What Should My Coolant Temperature Be?

Engine TemperatureCoolant temperature is a very important thing to keep track of in your vehicle.  Almost every vehicle sold in the US has a temperature gauge installed to make sure the driver has the opportunity to keep an eye on coolant temperatures.  As vehicles and their engine control computers have gotten more advanced, the computer even tracks coolant temperatures and will set an engine code if the temperature gets too high.

Different vehicles are designed to operate at different temperatures to protect the engine and it’s components as well as allow it to operate at maximum efficiency.  The coolant temperature is controlled by two things, your vehicle’s thermostat and the engine’s cooling fans.  The thermostat is either a mechanically control valve or electronically controlled by your engine’s computer and opens to allow more coolant to flow through the radiator where it can be cooled.  If the thermostat is fully open and engine coolant temperature continues to rise the engine cooling fans will turn on to increase air flow through the radiator and reduce coolant temperatures.

Most engines are designed to run with coolant temperatures between 160 degrees and 200 degrees.  If temperatures in your engine stay too cool combustion will have to be too rich to keep things running smoothly.  If temperatures get too hot the coolant can start to boil reducing its ability to cool the engine and possibly causing damage to the engine and its components.

What should my coolant temperature be?  It should always be between the temperature your thermostat is designed to open and the temperature your cooling fans are designed to come on at.  Your thermostat temperature should be listed in the parts catalog at your dealership and your local auto parts store may also be able to tell you what temperature thermostat your vehicle came stock with.  Figuring out what temperature your cooling fans come on will be a lot more difficult.

Lucky, you may not have to worry about what temperature your cooling fans come on if you are sure your cooling system is working at peak efficiency.  One way to make sure your cooling system is up to snuff is to get regular coolant flushes.  Another way is to use BlueDevil Engine Cool to increase the heat transfer efficiency of your engine coolant.  BlueDevil Engine Cool can reduce operating temperatures up to 25 degrees, making sure your cooling system is doing its job.

Another way to keep tabs on engine temperatures is to install an aftermarket coolant temperature gauge.  Aftermarket temperature gauges can be much more accurate than factory gauges and can give you a better look at what is going on inside your engine.

For more information on BlueDevil Engine Cool and to pick up a bottle, stop by one of our partnering local auto parts stores like:

  • AutoZone
  • Advance Auto Parts
  • Bennett Auto Supply
  • CarQuest Auto Parts
  • NAPA Auto Parts
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  • Pep Boys
  • Fast Track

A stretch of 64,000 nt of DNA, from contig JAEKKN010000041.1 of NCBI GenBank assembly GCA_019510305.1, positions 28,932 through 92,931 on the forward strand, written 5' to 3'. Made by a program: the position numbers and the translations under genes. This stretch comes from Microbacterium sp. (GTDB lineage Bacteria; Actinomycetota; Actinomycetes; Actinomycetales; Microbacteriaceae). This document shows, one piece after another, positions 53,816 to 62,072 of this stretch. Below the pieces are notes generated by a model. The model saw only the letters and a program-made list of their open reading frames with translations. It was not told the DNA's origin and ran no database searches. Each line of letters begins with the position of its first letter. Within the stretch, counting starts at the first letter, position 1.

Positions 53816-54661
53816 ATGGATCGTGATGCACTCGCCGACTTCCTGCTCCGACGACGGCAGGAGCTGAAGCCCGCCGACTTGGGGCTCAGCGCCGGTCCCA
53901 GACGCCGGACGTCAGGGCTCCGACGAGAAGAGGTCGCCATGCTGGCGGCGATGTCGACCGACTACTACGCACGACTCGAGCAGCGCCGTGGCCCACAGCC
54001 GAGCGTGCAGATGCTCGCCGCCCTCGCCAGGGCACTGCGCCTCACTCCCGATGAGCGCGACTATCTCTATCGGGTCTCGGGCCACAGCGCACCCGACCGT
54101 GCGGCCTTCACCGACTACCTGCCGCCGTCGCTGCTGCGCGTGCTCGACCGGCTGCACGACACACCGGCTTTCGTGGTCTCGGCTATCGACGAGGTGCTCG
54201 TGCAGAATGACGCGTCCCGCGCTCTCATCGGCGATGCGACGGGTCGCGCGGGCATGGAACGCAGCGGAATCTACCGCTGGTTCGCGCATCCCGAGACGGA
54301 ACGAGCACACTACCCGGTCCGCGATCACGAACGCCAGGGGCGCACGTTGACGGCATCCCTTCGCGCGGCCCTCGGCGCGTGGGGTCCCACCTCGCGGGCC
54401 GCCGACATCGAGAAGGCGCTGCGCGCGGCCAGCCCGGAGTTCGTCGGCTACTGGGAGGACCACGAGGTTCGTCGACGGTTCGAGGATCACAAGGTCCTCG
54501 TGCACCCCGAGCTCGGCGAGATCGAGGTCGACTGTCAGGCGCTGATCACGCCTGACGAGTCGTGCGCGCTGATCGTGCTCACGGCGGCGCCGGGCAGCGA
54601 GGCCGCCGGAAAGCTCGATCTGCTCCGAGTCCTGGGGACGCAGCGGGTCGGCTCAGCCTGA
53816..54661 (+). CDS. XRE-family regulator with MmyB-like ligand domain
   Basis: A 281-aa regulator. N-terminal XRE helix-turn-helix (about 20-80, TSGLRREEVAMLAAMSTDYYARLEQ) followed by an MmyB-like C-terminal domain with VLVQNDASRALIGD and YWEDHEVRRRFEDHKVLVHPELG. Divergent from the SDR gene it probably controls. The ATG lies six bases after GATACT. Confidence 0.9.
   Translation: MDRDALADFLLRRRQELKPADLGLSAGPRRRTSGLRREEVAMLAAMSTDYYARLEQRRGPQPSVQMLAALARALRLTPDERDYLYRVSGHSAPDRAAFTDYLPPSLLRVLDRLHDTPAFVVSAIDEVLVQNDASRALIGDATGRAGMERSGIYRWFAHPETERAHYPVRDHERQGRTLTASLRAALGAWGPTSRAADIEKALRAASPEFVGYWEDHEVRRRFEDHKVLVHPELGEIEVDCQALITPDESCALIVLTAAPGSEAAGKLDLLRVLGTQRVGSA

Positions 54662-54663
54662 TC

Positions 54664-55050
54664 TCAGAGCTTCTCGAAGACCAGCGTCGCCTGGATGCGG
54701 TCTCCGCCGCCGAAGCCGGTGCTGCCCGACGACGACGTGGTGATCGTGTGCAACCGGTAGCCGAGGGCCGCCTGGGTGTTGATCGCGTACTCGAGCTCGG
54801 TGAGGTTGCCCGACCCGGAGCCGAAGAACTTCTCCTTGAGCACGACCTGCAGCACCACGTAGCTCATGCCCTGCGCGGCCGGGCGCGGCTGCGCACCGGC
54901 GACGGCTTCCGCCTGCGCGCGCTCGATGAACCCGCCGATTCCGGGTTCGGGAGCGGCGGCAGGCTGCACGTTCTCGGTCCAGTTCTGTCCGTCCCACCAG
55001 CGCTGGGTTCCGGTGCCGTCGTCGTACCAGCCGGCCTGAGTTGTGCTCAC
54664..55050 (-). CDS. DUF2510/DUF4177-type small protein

• Bumper to Bumper Auto Parts Specialists
  • S&E Quick Lube Distributor
  • DYK Automotive
  • Fisher Auto Parts stores
  • Auto Plus Auto Parts stores
  • Hovis Auto & Truck Supply stores
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  • Advantage Auto Stores
  • Genuine Auto Parts stores
  • Bond Auto Parts stores
  • Tidewater Fleet Supply
  • Bumper to Bumper Auto Parts
  • Any Part Auto Parts
  • Consumer Auto Parts

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engine_temperature.jpg – By Parkheta – Licensed by Getty Images – Original Link

9 responses to “What Should My Coolant Temperature Be?

  1. I have a 08 Pontiac Grand Prix and the oil is going straight out the tail pipe and recently my car has came close to over heating when idling. So I’m guessing it’s either a blown head gasket or a cracked head. Any recommendations on what I can do? The car has over 200k miles on it.

    1. Promise-

      Thank you for asking about your Pontiac Grand Prix. Unfortunately, we do not manufacture a product intended to stop oil from leaking out of the tail pipe. A hard part repair may be your best option.

      Thank you!

      -BDP

        1. Promise-

          Most likely, worn/cracked valve seals could be the cause for oil leaking through the tail pipe. The fact that you are not seeing smoke coming out of the tail pipe leads us to believe that you are losing oil so quickly that it isn’t being burned out but, rather just escaping.

          Thank you!

          -BDP

  2. When my car starts early in the morning, while the vehicle is just on for 30 seconds and I pull my dipstick: smoke comes out . My engine from time to time need a little topping up with oil. My tail is black inside ….

    1. Anil-

      If it is not an excessive amount of smoke, what you are seeing is fairly normal. If it is more excessive, it could indicate that the vehicle has worn/bad piston rings and should be looked at by an ASE certified mechanic.

      Thank you!

      -BDP

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